Green Line extension could still be canceled

Canceling the project “must remain on the table,’’ the state’s secretary of transportation said.

The path of the Green Line extension in Somerville.
Train tracks along the proposed MBTA Green Line extension in Somerville. –Aram Boghosian for The Boston Globe

The future of the MBTA’s Green Line extension remains cloudy after state Secretary of Transportation Stephanie Pollack said Wednesday that the over-budget project should not continue as currently planned.

At a joint meeting of the boards that separately oversee the Massachusetts Department of Transportation and the MBTA, Pollack said canceling the rail project “must remain on the table’’ unless and until leaders develop a plan that substantially reins in its costs. The current plan is “not affordable and it’s not in the best interest of the MBTA,’’ she said.

If the state ditched the project, it would result in more than $740 million in “sunk costs’’ between the $380 million that has already been spent and further expected wind-down costs, according to a presentation Wednesday. For now, Pollack said, cancellation is just an option.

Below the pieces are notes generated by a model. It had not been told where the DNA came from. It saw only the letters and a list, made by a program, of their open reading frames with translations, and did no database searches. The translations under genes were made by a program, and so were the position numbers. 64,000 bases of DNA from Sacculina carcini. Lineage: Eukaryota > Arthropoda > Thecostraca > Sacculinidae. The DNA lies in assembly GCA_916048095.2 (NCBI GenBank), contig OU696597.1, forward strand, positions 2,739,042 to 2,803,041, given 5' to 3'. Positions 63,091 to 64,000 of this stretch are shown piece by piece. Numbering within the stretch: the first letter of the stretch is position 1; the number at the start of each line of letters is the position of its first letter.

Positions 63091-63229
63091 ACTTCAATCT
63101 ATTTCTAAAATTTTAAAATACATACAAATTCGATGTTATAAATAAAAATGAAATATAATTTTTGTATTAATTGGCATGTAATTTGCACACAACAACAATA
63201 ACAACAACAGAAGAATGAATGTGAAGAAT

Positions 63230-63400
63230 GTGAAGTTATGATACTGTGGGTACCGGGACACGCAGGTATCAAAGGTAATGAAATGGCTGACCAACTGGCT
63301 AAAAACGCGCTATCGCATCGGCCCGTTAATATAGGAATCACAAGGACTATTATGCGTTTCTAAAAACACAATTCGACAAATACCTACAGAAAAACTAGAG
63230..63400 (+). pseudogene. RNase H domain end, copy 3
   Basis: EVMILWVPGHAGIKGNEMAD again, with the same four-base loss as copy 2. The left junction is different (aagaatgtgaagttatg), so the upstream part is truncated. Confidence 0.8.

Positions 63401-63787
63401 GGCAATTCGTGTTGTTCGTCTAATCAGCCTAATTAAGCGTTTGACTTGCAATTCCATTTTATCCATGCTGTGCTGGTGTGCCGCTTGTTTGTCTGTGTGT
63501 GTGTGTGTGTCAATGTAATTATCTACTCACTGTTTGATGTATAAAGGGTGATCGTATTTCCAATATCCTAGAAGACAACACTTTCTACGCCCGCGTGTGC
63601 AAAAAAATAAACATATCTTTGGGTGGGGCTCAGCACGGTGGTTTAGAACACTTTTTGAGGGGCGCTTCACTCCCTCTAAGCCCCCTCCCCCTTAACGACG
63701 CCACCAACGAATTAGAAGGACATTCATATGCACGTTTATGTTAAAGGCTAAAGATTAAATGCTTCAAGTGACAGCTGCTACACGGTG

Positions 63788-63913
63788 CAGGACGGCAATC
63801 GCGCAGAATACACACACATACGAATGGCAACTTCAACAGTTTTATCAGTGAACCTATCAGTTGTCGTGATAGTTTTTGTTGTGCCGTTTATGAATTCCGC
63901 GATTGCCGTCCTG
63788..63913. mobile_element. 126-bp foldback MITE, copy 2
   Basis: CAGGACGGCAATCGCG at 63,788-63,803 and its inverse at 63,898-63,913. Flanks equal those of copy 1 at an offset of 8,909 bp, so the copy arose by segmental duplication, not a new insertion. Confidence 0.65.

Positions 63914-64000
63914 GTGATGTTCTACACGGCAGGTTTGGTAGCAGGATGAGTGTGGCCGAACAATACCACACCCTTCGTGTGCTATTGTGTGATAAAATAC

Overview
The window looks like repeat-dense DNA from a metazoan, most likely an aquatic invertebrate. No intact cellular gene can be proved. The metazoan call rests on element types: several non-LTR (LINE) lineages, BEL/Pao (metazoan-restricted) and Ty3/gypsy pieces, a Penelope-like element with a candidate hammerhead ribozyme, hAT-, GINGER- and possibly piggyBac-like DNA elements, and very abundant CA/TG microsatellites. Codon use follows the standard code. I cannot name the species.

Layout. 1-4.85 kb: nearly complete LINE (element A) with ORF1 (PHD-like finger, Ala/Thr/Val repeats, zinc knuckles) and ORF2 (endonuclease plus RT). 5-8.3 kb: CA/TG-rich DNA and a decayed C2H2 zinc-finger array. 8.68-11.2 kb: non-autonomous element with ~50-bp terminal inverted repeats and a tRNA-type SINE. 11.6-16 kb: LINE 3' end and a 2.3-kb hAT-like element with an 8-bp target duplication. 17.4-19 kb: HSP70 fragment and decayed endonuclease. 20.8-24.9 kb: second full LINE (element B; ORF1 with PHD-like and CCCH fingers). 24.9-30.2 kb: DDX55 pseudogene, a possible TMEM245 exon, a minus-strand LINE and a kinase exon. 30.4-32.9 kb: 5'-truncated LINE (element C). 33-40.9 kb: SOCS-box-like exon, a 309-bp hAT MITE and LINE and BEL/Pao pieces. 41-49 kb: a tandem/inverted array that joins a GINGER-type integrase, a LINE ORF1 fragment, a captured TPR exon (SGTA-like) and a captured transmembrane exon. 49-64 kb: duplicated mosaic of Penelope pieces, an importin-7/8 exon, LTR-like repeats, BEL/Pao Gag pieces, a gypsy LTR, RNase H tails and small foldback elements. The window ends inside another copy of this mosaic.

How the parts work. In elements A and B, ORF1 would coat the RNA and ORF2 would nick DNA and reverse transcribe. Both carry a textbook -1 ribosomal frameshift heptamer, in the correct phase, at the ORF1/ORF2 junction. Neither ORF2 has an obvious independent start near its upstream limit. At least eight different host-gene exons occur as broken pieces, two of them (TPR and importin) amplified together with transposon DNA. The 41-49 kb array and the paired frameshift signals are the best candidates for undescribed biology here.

“We are not currently recommending that the project be canceled,’’ she said. “We’re just saying, we are not in a position to take cancellation off the table at this time. And that we believe that we need to consider not just potentially saying no to this project, but also saying yes to focus on and investing in the core system with resources that would otherwise be used for this.’’

Redesigning parts of the project and rebidding the rest of its construction contract could result in savings to keep it viable, consultants told board members.

Those ideas had been laid out as far back as August, when the T revealed the extension was up to $1 billion over budget. But Wednesday’s meeting brought more details about what the changes could look like.